The U.S. Trustee in AMR Corp.'s Chapter 11 bankruptcy case has objected to CEO Tom Horton's $19.8 million severance payment, arguing that the company hasn't explained "why the sweeping changes to their various employee compensation programs are permissible" under federal bankruptcy rules.
According to the filing, made Friday in U.S. Bankruptcy Court in New York where AMR's case is being heard, the company has stated that it doesn't have to address the payment because the newly reorganized company will make the payment, not the current AMR.
But Trustee Tracy Hope Davis said it's not who makes the payment that is the important factor, but whether the payment conforms to restrictions placed on compensation arrangements by the U.S. Bankruptcy Code.
In the filing, Davis said "severance payment of close to $20 million defeats Congress’ intent" when it put restrictions on such compensation.
Late Friday, AMR spokesman Andrew Backover issued the following statement:
“American does not believe the objection filed by the Office of United States Trustee has merit, and we believe the relief requested in our motion is appropriate and should be granted by the Bankruptcy Court.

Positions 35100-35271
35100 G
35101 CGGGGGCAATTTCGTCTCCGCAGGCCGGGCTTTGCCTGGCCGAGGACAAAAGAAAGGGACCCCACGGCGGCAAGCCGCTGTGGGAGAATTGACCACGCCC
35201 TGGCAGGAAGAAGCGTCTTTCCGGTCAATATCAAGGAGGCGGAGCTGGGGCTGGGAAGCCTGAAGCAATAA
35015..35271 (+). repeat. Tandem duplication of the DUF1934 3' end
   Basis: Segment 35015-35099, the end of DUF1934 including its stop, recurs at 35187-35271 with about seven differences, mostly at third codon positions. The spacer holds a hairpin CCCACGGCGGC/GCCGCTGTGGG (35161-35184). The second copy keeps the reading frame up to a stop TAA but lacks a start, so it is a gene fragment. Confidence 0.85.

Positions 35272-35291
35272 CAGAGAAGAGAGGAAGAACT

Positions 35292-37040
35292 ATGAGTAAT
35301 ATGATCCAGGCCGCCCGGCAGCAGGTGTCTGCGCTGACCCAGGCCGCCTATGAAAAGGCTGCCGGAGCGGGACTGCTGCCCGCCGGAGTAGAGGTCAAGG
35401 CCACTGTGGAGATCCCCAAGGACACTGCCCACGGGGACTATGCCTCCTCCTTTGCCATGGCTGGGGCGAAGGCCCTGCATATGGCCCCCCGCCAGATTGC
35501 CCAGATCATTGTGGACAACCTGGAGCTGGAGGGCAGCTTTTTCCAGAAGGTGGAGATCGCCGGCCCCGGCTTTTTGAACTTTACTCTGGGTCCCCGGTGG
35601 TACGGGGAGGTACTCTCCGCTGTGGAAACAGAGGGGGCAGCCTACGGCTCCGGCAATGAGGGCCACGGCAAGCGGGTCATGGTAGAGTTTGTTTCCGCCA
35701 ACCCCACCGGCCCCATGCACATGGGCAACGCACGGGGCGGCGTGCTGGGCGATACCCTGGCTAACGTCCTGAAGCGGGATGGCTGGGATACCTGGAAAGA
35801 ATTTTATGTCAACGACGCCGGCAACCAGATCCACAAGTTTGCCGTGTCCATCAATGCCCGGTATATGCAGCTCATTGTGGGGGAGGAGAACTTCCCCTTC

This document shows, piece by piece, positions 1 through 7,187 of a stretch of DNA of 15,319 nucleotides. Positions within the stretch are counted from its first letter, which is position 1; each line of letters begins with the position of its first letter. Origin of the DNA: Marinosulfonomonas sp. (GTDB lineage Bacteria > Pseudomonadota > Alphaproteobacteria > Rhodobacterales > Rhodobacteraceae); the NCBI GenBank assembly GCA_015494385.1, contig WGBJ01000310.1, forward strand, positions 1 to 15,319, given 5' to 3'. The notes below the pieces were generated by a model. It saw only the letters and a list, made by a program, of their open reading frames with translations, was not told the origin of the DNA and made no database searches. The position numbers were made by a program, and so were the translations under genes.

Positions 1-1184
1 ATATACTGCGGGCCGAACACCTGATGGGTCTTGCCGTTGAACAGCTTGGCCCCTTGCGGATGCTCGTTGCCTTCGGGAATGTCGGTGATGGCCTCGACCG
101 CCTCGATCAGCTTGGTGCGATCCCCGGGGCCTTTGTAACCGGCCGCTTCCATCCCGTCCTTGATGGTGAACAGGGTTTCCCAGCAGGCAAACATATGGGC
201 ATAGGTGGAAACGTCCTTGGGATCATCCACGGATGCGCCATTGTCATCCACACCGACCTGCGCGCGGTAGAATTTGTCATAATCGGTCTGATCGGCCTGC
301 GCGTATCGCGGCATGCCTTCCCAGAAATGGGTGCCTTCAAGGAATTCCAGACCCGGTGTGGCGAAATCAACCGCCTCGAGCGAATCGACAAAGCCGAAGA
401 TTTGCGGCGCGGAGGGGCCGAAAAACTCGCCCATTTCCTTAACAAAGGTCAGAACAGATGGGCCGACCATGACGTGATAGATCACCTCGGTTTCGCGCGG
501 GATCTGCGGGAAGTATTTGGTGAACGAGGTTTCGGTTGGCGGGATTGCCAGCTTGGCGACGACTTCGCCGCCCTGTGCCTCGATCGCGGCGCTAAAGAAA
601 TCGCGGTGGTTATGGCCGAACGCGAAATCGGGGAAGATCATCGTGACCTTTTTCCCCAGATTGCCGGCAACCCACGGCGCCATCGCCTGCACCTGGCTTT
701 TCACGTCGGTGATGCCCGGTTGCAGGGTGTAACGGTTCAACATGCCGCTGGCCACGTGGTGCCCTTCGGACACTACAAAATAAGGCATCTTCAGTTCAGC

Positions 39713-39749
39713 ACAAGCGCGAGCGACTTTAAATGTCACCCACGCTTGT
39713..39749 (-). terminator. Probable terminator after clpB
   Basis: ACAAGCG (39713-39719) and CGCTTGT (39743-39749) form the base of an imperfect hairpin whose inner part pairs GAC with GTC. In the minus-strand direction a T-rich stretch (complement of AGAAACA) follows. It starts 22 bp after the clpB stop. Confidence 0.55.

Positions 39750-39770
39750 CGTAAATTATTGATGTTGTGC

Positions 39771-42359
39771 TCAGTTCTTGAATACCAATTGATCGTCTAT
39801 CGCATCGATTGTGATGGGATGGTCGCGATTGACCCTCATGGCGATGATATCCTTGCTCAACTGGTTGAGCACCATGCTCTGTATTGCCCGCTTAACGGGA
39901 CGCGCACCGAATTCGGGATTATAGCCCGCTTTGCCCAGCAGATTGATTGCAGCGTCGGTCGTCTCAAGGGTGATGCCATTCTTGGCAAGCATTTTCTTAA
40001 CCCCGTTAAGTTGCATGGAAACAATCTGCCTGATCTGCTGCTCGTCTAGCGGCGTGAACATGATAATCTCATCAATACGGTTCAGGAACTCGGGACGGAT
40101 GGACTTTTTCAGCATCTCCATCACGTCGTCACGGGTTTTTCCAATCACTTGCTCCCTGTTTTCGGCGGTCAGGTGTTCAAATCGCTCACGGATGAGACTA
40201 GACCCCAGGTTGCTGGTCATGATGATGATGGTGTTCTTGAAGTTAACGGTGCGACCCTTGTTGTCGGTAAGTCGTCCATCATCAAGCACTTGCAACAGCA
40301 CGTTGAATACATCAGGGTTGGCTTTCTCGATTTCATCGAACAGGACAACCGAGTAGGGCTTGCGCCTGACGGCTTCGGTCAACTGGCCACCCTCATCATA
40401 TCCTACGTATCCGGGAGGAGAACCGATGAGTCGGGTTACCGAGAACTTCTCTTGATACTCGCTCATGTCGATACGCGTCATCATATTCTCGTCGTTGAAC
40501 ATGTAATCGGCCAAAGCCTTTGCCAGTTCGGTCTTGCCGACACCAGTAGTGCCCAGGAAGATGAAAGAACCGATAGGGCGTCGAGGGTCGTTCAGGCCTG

“The employee arrangements included in the merger agreement are structured to reasonably and appropriately compensate our employees as well as to align them with their counterparts at US Airways with the goal of moving toward market levels over the next few years. The employee arrangements were deemed reasonable and appropriate by compensation consultants retained by the Unsecured Creditors’ Committee and are in line with industry precedents and the relief requested in the motion is supported by the Unsecured Creditors’ Committee and the Ad Hoc Committee of Bondholders.
“The relief requested will appropriately motivate a strong management team during the integration process to ensure the value potential of the merger is realized and the new American is a success for all of its constituents.”
Also Friday, unions representing pilots for American Airlines and US Airways filed motions in support of the merger.-- Jim Fuquay